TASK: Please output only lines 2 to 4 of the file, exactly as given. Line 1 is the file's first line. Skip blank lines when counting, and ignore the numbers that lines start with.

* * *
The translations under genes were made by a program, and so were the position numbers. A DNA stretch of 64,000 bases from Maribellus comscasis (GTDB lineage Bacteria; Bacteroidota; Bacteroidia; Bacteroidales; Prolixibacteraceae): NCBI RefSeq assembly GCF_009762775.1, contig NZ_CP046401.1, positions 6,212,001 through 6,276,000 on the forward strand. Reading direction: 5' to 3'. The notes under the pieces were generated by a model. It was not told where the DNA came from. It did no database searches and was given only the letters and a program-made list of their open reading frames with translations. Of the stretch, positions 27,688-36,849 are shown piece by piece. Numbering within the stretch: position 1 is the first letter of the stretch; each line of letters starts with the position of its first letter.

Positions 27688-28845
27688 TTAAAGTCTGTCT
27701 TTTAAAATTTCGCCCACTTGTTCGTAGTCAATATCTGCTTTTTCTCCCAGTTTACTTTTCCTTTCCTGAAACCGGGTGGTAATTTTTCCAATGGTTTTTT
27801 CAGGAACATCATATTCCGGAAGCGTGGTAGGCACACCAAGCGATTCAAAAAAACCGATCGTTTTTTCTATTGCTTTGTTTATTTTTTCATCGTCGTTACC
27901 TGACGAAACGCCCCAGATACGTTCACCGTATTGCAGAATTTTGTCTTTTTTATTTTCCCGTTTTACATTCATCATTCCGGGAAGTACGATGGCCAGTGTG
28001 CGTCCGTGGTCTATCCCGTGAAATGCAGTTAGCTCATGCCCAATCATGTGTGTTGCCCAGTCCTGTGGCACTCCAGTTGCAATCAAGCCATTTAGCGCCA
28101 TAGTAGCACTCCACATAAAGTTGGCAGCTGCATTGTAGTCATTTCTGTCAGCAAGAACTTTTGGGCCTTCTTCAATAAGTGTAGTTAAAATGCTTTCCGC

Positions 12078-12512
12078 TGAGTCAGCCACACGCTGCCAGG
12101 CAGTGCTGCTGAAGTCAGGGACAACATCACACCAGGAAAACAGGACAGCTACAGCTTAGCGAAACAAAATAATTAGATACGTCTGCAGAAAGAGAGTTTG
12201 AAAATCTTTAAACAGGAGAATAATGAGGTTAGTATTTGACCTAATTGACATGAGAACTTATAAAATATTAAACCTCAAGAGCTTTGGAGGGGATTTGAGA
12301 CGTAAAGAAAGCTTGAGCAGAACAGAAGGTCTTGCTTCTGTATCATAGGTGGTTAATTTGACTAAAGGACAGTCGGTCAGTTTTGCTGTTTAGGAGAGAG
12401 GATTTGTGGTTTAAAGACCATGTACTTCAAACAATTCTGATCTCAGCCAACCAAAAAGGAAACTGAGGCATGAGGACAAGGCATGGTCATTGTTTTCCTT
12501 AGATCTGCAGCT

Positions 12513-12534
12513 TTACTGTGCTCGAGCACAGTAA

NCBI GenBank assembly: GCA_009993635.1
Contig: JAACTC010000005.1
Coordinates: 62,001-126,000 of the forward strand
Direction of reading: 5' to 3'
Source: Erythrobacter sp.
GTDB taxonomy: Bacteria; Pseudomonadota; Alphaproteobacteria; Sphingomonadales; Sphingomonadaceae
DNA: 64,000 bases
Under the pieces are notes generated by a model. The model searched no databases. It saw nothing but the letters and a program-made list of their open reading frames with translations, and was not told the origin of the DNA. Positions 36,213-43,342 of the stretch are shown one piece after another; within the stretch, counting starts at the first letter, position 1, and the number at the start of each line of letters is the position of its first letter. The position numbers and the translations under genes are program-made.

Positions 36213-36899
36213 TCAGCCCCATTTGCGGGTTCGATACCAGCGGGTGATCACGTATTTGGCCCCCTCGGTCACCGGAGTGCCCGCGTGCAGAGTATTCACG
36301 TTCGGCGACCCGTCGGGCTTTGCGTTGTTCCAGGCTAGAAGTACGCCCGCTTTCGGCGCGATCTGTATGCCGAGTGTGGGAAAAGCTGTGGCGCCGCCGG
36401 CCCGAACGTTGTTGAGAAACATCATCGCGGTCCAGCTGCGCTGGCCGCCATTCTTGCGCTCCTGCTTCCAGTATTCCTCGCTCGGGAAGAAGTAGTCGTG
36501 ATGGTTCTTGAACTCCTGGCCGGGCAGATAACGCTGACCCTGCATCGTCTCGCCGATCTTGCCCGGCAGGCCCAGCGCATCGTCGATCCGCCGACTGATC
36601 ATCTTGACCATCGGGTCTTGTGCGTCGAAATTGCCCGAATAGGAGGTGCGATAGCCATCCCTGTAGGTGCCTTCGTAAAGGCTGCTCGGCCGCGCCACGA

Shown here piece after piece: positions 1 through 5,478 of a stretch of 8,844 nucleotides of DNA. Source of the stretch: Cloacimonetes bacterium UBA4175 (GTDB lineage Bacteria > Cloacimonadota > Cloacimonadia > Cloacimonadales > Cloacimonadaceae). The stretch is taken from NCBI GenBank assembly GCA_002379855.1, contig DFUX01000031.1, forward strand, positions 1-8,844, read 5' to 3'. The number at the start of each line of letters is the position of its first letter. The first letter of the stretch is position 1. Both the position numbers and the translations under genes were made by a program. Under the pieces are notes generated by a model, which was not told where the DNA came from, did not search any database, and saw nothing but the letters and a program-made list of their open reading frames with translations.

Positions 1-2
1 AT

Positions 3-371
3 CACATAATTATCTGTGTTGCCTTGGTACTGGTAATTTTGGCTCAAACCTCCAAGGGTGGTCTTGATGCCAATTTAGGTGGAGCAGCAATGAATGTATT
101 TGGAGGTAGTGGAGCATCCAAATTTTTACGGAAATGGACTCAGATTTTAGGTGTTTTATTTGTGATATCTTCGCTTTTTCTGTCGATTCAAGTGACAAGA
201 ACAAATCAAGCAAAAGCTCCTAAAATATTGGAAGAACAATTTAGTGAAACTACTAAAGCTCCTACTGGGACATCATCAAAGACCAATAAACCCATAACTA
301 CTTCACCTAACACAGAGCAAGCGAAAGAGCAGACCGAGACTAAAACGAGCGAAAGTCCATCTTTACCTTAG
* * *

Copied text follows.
Positions 27688-28845
27688 TTAAAGTCTGTCT
27701 TTTAAAATTTCGCCCACTTGTTCGTAGTCAATATCTGCTTTTTCTCCCAGTTTACTTTTCCTTTCCTGAAACCGGGTGGTAATTTTTCCAATGGTTTTTT